I love teaching and often think about being a trainer or better even would be a personal technology consultant. Always looking for an outlet to express myself, I actually started a blog shortly after Jake opened Codestore, using a homemade database that was pretty sweet (if I do say so myself ;-) and although I wrote several posts, I never actually put it on the internet. At the time, I guess I still wasn't sure that anyone would be interested in what I had to say, so I threw it on the shelf. A few years later I got the idea of focusing (almost) exclusively on UI topics, since a focus on the interface is what helped me be so successful in my career. And that is how Interface Matters was born.

OK...so that ended up being longer than I wanted it to be. See, I can't shut up once I get going. One other special Thank You I want to give is to those of you who nominated me for the LotusUserGroup.org Best Blogger award. I was quite surprised by this and really think it is deserved by many others out there besides myself. Reading the few representative comments made me blush and feel very honored. Thanks so much for taking the time to write in and nominate this blog!!! If you are a member of LotusUserGroup.org, you can go there and vote and while I'd be thrilled to "win", I don't pretend to be at the same level as the rest of those guys. Of course, if there's a cash prize involved, then by all means vote for me! :-D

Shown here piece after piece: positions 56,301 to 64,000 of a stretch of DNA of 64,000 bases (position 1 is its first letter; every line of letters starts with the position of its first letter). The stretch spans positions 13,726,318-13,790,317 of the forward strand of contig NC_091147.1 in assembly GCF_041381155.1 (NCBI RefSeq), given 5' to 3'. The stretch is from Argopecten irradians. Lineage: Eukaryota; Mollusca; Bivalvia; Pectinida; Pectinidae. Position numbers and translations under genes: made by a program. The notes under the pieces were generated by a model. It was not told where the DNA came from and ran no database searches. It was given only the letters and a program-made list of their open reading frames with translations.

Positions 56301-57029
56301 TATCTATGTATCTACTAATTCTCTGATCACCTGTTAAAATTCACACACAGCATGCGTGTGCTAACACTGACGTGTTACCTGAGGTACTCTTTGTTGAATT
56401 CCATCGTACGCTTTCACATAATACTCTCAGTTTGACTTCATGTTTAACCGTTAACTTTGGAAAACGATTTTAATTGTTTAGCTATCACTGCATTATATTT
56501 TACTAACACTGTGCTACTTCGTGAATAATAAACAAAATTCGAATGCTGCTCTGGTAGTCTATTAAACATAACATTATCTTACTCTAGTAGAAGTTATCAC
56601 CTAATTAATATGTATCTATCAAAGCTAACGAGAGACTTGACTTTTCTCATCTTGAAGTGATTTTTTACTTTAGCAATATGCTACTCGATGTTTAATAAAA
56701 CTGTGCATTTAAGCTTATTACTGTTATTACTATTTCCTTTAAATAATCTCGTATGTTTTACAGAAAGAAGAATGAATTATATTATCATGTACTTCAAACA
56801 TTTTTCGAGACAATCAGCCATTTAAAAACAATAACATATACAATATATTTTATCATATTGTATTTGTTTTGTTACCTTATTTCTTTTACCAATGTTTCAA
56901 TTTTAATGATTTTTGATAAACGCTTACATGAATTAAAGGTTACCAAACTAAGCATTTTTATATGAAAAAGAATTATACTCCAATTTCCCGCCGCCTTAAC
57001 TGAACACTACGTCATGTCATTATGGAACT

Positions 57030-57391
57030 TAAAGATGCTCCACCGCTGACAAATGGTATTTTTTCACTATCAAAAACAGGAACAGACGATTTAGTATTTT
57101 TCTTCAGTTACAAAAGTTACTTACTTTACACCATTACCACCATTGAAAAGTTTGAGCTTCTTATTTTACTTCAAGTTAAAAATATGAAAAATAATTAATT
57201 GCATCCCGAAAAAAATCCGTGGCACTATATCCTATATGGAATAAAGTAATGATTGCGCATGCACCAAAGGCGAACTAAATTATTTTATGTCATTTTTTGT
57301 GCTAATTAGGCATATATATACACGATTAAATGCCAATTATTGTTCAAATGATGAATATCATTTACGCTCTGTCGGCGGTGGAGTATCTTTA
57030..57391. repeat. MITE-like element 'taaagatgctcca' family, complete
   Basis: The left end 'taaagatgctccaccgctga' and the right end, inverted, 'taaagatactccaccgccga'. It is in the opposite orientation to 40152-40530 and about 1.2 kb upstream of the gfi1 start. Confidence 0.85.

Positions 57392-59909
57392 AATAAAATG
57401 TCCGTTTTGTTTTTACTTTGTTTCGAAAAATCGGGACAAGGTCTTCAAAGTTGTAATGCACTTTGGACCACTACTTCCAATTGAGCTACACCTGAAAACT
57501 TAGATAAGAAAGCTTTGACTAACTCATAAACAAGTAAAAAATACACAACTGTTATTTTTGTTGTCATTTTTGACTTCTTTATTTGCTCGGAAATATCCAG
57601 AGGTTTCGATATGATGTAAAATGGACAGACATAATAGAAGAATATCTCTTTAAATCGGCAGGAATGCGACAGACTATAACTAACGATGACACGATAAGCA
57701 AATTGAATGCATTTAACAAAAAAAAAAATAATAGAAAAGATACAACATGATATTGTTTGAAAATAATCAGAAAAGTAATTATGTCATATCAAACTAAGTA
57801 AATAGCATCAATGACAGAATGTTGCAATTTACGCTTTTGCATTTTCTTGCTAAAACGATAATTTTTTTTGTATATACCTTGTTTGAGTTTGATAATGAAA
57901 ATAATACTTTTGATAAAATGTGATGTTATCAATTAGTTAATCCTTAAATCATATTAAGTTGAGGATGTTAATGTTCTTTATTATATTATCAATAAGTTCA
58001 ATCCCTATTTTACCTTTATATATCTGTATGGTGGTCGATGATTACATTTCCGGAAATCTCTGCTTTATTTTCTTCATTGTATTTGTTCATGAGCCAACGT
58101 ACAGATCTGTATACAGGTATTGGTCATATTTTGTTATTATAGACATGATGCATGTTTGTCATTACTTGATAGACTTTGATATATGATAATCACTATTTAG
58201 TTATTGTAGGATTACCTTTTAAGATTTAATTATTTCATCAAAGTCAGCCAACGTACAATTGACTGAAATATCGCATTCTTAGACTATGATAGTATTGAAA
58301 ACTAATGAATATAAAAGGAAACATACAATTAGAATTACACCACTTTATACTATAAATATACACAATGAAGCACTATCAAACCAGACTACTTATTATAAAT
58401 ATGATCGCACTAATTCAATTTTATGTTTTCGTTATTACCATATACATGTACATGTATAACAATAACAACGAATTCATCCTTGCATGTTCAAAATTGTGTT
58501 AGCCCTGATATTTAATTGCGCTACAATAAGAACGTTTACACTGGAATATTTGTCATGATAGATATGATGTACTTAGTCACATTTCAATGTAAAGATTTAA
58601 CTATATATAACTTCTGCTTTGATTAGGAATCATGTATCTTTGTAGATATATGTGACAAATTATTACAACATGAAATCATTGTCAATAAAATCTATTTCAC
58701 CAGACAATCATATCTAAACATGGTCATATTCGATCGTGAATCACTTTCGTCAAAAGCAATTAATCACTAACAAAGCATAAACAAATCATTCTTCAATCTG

Here's to 2008...I wish all of you a happy and successful year!


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Sunday, December 23, 2007

Check Out Lotus Note-ables!

Hi all...Hope you're all enjoying the holidays!